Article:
Comfort In Having Morning Routines
There is comfort in getting the day started with a morning routine.
Since I am usually the first up at our house (and usually the first to get to sleep at night,) getting things started in the morning is my responsibility. My first task is to let the dog out, quickly followed by making a pot of coffee. By the time the coffee is percolating, the dog has walked around the house and is ready to come back in. Then, the dog and I get in the car and head for Hogan’s Hut to buy the newspaper.
As a kid, I remember the routine that breakfast didn’t start until my Dad had finished milking cows and had returned to the house. We would then, at about 7:30 a.m., sit down for breakfast, say grace and our day would begin.
That predictability and “sameness” each morning provided a kind of foundation for the day ahead.
It was interesting to me how that translated itself into new routines as life progressed. When I was in the Navy on board ship, every day started at 6 a.m. with the words coming over the public address system: “Reville, reville! All hands heave out and trice up!” After that, the ship would come alive and start to hum and buzz with whatever was on the scheduled “Plan of the Day.”
I also remember an activity that interrupted that daily shipboard routine, and that was if you had been posted on the hated “mid-watch” of being on duty from midnight to 4 a.m. That meant that you had been up most of the night, hadn’t had proper sleep, and reville was like a knife in your back. You didn’t want to get up or have breakfast… you just wanted more sleep.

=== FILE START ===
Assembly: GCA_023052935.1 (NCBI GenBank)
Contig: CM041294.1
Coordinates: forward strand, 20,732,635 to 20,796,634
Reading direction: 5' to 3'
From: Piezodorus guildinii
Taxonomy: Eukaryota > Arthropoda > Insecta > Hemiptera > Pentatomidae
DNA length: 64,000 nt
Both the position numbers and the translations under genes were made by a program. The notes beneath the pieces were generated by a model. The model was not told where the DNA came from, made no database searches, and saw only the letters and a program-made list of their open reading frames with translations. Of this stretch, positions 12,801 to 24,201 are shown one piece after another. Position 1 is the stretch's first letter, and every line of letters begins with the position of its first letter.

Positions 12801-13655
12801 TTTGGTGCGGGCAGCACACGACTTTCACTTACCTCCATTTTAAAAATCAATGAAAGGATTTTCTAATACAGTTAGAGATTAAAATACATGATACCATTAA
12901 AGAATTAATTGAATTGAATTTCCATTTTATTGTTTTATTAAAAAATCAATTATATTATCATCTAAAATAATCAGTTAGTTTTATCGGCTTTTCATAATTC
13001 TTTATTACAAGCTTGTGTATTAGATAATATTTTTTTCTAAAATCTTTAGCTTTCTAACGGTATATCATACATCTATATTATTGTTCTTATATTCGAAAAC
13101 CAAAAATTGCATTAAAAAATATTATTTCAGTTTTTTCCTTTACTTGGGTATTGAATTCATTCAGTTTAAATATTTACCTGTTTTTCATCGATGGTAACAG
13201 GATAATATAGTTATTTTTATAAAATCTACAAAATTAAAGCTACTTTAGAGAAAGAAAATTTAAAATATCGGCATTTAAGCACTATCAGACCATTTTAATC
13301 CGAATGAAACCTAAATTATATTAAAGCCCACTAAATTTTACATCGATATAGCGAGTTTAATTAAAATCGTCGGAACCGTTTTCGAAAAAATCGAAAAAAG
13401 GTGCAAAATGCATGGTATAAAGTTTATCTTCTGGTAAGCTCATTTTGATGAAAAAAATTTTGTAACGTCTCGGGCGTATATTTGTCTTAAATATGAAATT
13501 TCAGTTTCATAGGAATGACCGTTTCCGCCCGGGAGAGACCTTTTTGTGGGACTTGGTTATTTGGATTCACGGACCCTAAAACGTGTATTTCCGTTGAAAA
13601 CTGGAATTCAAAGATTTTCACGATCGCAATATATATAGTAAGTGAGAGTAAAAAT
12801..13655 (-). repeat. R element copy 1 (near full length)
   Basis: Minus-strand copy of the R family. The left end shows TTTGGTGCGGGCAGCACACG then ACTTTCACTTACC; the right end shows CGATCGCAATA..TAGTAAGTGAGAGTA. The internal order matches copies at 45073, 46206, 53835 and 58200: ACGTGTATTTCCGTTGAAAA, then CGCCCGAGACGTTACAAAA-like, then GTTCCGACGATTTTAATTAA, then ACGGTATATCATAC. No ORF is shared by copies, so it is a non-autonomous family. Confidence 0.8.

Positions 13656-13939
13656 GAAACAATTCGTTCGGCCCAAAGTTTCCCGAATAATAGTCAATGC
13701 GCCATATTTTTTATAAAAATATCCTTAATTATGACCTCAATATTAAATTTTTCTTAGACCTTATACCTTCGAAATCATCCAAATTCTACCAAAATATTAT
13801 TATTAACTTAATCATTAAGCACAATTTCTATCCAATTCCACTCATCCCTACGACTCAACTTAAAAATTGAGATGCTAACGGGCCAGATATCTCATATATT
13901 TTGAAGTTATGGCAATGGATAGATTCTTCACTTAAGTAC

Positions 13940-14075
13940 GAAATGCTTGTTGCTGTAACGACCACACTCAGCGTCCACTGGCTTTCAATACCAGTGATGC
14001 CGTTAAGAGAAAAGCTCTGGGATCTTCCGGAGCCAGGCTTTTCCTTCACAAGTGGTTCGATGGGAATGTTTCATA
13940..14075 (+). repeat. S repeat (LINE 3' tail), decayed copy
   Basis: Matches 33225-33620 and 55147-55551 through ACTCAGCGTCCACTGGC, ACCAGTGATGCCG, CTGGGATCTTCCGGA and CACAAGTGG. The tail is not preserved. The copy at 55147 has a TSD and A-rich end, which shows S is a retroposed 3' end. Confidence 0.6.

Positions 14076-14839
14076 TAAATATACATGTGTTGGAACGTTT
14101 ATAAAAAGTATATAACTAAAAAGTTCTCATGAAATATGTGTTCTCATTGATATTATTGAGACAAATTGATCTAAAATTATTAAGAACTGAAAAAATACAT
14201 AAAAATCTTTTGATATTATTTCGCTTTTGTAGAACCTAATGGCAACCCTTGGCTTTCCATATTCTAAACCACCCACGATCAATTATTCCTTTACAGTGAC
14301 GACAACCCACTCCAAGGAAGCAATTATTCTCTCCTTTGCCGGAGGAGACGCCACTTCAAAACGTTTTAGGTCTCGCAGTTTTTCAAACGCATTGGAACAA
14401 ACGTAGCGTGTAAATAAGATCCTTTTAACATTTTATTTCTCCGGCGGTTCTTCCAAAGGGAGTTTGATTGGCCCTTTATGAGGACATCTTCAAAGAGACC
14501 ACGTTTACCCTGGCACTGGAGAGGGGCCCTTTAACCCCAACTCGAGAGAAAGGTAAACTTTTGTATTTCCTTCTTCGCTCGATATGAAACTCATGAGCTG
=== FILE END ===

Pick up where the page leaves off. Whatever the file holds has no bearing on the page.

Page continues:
If there is a lesson in all of this, I guess it is that morning routines are important and, if they are interrupted, the chances of your having a good day may be lessened.
In a similar vein, I have always felt sorry for workers who have the third shift… from let’s say 11 p.m. to 7 a.m. How can they get home, and get into a morning routine when they are tired (and maybe cranky) from being up all night? There is something about the natural rhythms of getting up in the morning after a proper sleep and getting the day started that is missed.
So, why even write about something as mundane and commonplace as getting your day started. My only rationale, I guess, is that sometimes it is these simple and elemental things which can have a major impact on life itself.
It is good not to underestimate the significance of predictable, reliable morning routines. As families grow and age, trying to get into a settled routine at nighttime becomes more problematic as school and work schedules intervene.
That makes getting a good start in the morning even more important.
Rolland Kidder is a Stow resident.